A couple of weeks after Imagine’s release, Yoko released her 95-minute double album Fly. While the couple recorded “Don’t Worry Kyoko (Mummy’s Only Looking For A Hand In The Snow)” before Plastic Ono Band, their August 1971 move to New York City saw them finish Imagine and Fly. Transitioning between Yoko Ono/Plastic Ono Band’s daring experimentalism and Approximately Infinite Universe’s conventional pop rock, Fly is Yoko Ono’s musical peak, when the accessible and avant-garde collided in a sprawling yet focused vision. “Yoko’s album has the best kind of all kinds of music, from rock ‘n roll to ballad to avant-garde… even Indian music. It has the best of each kind of music on the album,” Lennon said in September 1971.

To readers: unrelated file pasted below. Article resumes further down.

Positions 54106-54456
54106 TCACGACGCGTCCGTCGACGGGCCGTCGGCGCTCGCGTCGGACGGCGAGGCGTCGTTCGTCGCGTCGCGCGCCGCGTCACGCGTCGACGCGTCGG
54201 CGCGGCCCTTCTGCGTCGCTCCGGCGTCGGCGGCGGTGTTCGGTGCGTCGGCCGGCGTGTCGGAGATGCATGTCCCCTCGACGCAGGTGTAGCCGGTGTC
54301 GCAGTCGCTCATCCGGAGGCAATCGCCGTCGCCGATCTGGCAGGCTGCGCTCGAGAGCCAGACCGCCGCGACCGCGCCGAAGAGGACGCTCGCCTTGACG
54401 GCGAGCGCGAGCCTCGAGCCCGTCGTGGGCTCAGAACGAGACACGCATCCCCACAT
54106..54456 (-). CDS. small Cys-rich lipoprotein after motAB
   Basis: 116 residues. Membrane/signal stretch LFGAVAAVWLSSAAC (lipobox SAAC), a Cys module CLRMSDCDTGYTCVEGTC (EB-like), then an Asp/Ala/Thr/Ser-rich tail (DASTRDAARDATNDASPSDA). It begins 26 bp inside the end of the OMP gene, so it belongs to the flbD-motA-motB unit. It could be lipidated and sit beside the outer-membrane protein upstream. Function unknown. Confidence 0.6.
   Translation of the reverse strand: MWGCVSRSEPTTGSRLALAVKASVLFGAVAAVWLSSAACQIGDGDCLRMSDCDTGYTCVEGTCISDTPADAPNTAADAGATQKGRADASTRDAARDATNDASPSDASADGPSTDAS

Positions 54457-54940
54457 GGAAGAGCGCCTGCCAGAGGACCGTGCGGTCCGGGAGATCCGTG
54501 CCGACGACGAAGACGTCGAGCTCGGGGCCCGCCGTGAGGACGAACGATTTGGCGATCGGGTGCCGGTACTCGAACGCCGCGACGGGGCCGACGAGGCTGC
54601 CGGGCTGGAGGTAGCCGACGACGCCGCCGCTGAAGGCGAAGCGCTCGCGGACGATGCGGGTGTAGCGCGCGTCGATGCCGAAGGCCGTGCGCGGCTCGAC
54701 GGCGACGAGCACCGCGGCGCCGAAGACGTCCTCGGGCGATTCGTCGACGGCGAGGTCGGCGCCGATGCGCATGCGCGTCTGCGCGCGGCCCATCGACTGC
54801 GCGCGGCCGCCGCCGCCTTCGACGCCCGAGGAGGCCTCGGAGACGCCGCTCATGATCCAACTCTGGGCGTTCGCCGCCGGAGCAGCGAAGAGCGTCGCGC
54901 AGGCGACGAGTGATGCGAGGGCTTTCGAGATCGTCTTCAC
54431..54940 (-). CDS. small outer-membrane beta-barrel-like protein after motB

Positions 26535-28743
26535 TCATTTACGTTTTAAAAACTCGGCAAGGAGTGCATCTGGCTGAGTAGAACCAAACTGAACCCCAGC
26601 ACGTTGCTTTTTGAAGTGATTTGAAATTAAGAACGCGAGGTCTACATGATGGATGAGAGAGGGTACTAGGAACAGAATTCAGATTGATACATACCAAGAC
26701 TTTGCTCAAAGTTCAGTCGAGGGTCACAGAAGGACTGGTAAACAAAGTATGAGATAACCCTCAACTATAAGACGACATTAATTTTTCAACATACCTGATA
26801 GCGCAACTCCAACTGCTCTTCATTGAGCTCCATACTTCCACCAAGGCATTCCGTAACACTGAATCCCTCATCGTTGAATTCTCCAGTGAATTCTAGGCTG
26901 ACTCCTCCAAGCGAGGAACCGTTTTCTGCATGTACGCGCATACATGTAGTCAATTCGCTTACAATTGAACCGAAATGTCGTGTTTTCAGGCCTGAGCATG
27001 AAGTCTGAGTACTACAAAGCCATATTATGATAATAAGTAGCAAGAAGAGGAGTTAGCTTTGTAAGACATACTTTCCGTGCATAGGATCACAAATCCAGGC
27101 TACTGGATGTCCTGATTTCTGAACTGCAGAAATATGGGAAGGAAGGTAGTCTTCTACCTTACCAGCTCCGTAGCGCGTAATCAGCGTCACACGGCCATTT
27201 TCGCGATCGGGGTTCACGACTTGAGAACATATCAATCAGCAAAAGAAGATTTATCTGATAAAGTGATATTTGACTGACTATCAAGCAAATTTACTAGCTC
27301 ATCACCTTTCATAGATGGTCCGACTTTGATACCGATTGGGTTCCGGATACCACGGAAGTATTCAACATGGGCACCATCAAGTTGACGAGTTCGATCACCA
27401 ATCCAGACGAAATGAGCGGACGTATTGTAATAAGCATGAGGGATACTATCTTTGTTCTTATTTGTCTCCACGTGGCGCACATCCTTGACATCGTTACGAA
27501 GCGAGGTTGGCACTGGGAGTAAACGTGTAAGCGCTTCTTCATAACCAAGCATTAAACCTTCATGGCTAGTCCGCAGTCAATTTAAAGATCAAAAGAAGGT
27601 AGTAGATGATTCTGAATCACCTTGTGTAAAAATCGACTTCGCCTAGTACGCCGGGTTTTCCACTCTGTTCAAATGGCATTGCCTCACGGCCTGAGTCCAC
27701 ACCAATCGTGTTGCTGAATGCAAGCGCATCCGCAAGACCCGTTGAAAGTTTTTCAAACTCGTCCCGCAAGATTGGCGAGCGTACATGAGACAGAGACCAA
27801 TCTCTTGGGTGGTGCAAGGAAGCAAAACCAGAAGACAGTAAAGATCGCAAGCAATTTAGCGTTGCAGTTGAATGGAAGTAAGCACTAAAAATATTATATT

With the core backing group of Lennon, bassist Klaus Voorman, and drummer Jim Keltner plus contributions from Eric Clapton, Ringo Starr, Jim Gordon, and others, Yoko delivers some of her most engaging performances. Opening side one is the “Heartbreak Hotel”-inspired “Midsummer New York”’s panicked avant-blues freakout. Lennon’s searing guitar riffs and Keltner’s steady beat appropriately back Ono’s emotive singing, processed with slapback echo. “Mind Train,” a 17-minute jam, slowly builds with Yoko’s carefully restrained, likely partially improvised “screams” or “yelps:” “Dub dub train, passed through my mind/Thought of killing that man/33 windows shining like a….”